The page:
How machine learning is making an impact on media analysis

Artificial intelligence promises to dramatically change the way PR pros measure their campaigns. Here’s what the technology now allows—and where it is headed.

There is hardly any industry that has not jumped on the artificial intelligence and “big data” analytics bandwagon yet, but one notably lags: public relations and communication.

A possible reason for this is that PR is an inherently difficult discipline to quantify. Another is that the fields of AI which can provide transformational value to PR & comms—natural language processing (NLP), and natural language understanding (NLU) in particular—are yet to reach their optimal productivity. According to Gartner’s Hype Cycle of Natural Language Technologies, they still have some five to ten years to go until finding mainstream adoption.

Hype-Cycle-NLP

Source: https://behavioralsignals.com/behavioral-signals-a-sample-vendor-for-natural-language-technologies/

The value of NLU, the part of NLP that deals with computers’ ability to comprehend the structure and meaning of human language, to PR pros lies in its application to automated reasoning, machine translation, news-gathering, text categorization, and large-scale content analysis.

Despite the challenges facing NLP, NLU presents significant opportunities for communication professionals and media analytics providers to achieve a granular analysis of textual data faster and more effectively.

For example, using machine learning for harnessing social media data can help identify unarticulated, unprompted, latent consumer needs, uncover platforms for category growth and integrate those with a digital activation strategy.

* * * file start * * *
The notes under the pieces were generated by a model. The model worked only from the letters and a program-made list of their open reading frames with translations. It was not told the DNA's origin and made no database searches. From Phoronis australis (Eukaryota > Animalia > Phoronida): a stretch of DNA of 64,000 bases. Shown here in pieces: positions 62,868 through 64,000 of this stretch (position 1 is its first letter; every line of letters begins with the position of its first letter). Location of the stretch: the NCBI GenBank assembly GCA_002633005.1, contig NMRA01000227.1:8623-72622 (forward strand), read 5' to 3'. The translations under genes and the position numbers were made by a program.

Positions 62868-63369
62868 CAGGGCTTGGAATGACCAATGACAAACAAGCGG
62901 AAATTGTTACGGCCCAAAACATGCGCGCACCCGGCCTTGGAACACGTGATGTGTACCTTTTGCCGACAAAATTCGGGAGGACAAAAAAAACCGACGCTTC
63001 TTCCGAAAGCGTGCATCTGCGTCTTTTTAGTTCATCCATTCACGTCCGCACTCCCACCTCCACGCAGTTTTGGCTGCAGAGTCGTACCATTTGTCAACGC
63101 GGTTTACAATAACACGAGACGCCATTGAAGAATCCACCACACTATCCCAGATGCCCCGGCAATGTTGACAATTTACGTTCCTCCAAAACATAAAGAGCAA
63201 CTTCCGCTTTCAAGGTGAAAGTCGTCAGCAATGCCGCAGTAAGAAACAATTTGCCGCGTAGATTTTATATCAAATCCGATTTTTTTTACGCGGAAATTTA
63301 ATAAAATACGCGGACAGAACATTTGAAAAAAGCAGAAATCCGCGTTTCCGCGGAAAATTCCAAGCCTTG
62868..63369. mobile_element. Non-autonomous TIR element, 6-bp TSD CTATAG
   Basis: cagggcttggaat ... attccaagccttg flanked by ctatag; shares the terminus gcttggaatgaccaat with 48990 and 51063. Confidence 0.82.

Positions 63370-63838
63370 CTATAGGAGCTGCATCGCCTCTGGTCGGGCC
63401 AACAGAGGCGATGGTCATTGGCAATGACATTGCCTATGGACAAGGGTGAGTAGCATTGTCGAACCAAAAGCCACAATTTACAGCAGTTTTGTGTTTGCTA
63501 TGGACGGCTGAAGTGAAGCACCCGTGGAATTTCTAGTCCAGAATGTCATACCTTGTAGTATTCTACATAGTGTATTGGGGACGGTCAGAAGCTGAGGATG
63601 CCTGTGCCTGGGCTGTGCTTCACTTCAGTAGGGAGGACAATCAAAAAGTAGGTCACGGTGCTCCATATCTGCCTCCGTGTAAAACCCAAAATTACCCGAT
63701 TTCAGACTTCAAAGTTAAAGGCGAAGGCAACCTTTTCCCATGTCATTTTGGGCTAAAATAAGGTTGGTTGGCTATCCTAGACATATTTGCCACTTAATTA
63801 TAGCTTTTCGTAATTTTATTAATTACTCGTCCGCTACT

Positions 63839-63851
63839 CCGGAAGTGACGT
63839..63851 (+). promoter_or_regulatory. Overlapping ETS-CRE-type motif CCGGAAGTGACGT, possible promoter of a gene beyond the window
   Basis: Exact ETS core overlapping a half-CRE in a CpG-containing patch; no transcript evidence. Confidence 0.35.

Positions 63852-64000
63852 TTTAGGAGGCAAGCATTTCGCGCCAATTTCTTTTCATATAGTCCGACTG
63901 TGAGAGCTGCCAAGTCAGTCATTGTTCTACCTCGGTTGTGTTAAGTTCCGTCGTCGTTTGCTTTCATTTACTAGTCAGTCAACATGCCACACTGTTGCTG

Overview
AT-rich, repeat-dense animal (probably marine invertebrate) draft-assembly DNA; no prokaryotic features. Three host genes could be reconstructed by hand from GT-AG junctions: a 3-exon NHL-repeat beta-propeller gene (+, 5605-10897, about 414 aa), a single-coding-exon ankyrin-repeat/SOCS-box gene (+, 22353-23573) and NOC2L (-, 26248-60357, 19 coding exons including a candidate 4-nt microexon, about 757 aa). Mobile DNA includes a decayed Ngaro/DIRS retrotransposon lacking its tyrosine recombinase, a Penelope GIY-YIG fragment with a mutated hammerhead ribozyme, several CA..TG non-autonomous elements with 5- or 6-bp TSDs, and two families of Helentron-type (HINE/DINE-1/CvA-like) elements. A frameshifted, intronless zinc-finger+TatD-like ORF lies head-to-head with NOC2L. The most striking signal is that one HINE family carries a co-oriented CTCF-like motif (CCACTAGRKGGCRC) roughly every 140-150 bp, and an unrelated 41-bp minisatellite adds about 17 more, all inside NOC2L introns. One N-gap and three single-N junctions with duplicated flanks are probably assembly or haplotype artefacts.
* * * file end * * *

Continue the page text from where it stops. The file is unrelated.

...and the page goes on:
Decoding consumer language on social media

The key step to generating deep insights from consumer conversations on social media is leveraging NLP to create a business relevant taxonomy. Neither the software as a service (SaaS) NLP solutions nor the commercially available unsupervised deep learning algorithms can deliver this.

What we need is to create a much deeper taxonomy that can ladder-up to the main themes we have identified in the conversation. Take the example of sports drinks. At a first level, you will find topics related to consumption (such as health and taste). To uncover insights, we need to go deeper into a multi-layered NLP which is a combination of man and machine. What are the different sub-topics within health, what is it that consumers are talking about within each of these sub-subtopics? Are consumers talking about sustaining energy or sensory pleasure? What sports drinks are they using when talking of these actions? What are consumer emotional motivations? What are the feelings (sentiment) associated with these actions and what are the moments consumers are talking of with these actions? What are the benefits and concerns consumers share about sports drinks and what are the behavioural changes they are doing as a result of these concerns? All these help to build a detailed taxonomy.